(also, I’ve not cleared the Cathedral Ward yet, so no spoilers please)
Bloodborne is a fantastic game. This is undeniable. It’s graphically beautiful, artistically dark and creepy, the combat is fluid, the difficulty insanely high but not unfairly so, and it manages to create a powerful, lore-driven world without any characters or narrative advancements to speak of (at least in the early game). But by far its greatest feature is the kirkhammer: a weapon that is a hammer and a sword at the same time.
A key mechanic of the game is transforming your main weapon; in your right hand is this main weapon, and it can be wielded as a one-handed tool, leaving the left hand free for all manner of guns, torches and shields, or as a two-handed behemoth. I was using the hunter’s axe previously, a weapon that unimaginatively transforms from a small axe to a large axe, and while I appreciated the different fighting styles these forms offered, I wasn’t blown away by the creativity. But then I found the kirkhammer; in its two-handed form, this is a mighty hammer, the sort that makes Thor’s look like a kid’s plastic my-first-toolkit hammer, that is swung slowly, but with such oomph that it can level small mountains with a single blow. But when it transforms, the head is holstered on your back, and a thin sword is drawn from its handle, leaving you with a sword. This weapon is, therefore, a sword and a hammer. At once.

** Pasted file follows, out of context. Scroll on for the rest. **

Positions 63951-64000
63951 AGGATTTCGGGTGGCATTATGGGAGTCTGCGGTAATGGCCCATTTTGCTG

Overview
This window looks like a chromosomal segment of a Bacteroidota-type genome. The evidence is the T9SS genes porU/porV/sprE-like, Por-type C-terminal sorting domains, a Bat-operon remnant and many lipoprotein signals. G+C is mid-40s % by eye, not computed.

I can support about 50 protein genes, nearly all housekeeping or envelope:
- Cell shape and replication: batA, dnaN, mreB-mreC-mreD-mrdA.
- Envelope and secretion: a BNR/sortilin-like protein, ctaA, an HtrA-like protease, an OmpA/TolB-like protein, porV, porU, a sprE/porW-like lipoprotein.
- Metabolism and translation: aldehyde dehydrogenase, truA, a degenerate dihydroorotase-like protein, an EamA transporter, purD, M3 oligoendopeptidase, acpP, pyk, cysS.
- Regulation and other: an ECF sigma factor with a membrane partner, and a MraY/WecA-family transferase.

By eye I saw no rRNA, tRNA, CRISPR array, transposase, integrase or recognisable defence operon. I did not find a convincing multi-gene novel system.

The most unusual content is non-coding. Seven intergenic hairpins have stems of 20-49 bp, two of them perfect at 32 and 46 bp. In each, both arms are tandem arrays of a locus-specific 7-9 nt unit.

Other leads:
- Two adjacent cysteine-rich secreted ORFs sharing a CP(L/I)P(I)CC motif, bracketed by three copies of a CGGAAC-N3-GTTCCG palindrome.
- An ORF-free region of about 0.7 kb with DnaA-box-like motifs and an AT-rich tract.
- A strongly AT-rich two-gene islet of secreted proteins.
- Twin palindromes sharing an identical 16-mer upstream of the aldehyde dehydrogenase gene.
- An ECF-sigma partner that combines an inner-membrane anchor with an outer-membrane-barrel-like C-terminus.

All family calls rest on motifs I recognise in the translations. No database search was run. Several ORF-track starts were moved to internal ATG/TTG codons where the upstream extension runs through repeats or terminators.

I don’t think you understand what I’m getting at here, which is indicative of both my failings as a writer, as the extravagant magnificence of this weapon. You can stab things. Or smush them. You can hit with lots of attacks, or one dirty great one. You could hold and release B to spin in a circle and cut down all the grass around you for rupees, or you could do some DIY. With the same tool.
The upshot of all this is that I’ve stumbled across the most clunkily-worded, needlessly capitalised, specifically-referenced threat in the world; and it’s a bloody great feeling.